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Nov 4, 2016

How to Combat High Cholesterol (without prescription drugs)

  • Reducing SATURATED FAT, trans-fatty acids and cholesterol as well as increasing   monounsaturated fats, soluble fibers and nuts will aide you in decreasing your cholesterol.
  • The level of SATURATED fats in foods are more relevant than their dietary cholesterol content. 
    • What investigators found was that saturated fat in the diet, not dietary cholesterol, influences blood cholesterol levels most, and that for most people dietary cholesterol has very little effect on blood cholesterol levels.
  • Consume NO MORE than 200 mg cholesterol per day.
  • No more than 10 to 15 g per day and ideally even less.
  • Soluble fiber found in legumes (lots of fiber!!), fruits and vegetables is effective in lowering cholesterol levels.
  • The overwhelming majority of studies have demonstrated that individuals with high cholesterol levels experience cholesterol reductions with frequent oatmeal consumption!
  • 35 g of fiber per day from fiber rich foods.
  • Niacin (B3) produces the best overall effect to lower cholesterol. The book recommends (in conjunction with a healthy diet and after speaking with your doctor) 1000 mg - 3000 mg at night for people with initial total cholesterol levels over 250 mg/dl within the first two months reducing total cholesterol by 50 to 75 mg/dl. Once cholesterol levels are below 200 mg/dl for two successive blood measurements ATLEAST two months apart, the dosage can be reduced to 500 mg three times per day for 2 months. If the cholesterol levels creep up above 200mg/dl, then the dosage of niacin should be raised back up to previous levels. If cholesterol is below 200mg/dl, then the niacin can be withdrawn completely and have cholesterol rechecked in 2 months.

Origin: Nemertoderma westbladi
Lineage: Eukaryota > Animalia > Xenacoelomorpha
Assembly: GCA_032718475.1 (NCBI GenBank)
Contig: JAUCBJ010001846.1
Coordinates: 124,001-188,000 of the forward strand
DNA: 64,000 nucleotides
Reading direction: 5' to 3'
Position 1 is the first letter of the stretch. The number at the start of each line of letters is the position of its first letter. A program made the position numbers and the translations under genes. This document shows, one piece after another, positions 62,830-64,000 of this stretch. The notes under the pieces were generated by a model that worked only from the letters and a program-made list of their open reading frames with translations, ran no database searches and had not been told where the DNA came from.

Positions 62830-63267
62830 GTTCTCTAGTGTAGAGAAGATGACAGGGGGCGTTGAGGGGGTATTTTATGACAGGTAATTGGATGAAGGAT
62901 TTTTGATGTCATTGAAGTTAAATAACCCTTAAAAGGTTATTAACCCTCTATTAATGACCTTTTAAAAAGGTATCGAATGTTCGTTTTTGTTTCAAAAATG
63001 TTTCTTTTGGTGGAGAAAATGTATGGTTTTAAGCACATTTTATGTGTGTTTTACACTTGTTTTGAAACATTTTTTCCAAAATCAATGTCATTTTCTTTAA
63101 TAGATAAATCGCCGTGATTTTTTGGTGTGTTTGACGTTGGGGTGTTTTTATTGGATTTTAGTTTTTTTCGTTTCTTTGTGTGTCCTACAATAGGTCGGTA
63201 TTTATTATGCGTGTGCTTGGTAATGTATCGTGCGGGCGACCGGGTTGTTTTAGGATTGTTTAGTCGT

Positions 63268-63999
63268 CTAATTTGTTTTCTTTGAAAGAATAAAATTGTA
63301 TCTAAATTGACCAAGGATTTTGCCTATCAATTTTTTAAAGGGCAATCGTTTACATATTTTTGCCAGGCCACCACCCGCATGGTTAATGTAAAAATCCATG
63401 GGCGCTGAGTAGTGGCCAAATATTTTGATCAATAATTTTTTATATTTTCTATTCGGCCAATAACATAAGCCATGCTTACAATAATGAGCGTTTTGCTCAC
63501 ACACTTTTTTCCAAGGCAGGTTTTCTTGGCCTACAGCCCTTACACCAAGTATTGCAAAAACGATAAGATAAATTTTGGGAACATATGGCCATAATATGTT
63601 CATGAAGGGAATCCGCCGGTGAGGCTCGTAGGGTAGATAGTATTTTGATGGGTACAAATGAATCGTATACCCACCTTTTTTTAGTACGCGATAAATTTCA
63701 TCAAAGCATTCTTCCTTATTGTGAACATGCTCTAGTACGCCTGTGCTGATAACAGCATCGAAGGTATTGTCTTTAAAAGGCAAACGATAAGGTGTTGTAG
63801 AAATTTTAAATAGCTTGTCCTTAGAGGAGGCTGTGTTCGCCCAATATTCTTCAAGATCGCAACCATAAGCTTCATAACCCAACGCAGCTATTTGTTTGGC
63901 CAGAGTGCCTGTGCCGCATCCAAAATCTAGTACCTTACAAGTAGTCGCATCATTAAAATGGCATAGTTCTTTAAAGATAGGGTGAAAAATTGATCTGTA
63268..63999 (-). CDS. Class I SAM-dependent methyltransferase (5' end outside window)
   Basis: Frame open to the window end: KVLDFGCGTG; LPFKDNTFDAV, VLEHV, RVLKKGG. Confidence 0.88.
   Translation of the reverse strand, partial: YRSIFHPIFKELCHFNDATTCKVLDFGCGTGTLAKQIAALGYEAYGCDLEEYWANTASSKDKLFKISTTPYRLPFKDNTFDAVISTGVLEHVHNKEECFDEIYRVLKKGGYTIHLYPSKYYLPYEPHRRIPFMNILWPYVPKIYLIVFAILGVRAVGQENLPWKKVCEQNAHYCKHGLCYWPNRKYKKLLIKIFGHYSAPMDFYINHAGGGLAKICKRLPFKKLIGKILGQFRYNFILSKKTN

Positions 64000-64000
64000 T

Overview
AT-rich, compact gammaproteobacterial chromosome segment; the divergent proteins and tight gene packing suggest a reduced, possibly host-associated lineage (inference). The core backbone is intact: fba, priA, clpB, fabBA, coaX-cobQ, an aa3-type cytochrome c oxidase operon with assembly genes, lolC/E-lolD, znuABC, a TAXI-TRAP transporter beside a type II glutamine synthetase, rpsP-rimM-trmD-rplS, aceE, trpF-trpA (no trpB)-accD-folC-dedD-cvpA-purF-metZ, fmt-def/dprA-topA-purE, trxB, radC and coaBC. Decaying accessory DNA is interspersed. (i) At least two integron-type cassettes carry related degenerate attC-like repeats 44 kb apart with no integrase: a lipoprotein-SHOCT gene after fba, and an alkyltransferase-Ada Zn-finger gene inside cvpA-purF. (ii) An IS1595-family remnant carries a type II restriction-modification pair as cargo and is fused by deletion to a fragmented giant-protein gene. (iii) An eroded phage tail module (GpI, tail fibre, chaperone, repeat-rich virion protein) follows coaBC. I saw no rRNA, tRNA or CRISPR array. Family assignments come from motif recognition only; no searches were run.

• Garlic has been shown to lower blood cholesterol as well. 
  • Foods to eliminate: coconut oil, pork, beef, cheese, ice cream, butter, whole milk, eggs (egg whites OK)
  • Foods to eat(fiber rich): Beans, especially kidney beans and black beans (but most are very high in fiber), oatmeal, oranges, apples, pears, figs, raisins, barley, bulgur, whole grain spaghetti, black bean soup, lentil soup, split pea soup, boiled pumpkin (this is really good in curry or as side), parsnips (boiled), sweet potato (boiled), potato (boiled), yam (boiled).
All information from The Encylopedia of Natural Medicine by Dr. Joseph E. Pizzorno N.D. and  Dr. Michael Murray N.D.

How do your numbers match up?

Cholesterol and fat content of selected foods

Impact of various sources of fiber

Niacin and Lavastatin (commonly prescribed drug for lowering cholesterol) comparison

Niacain compared with Atorvastation (another statin drug)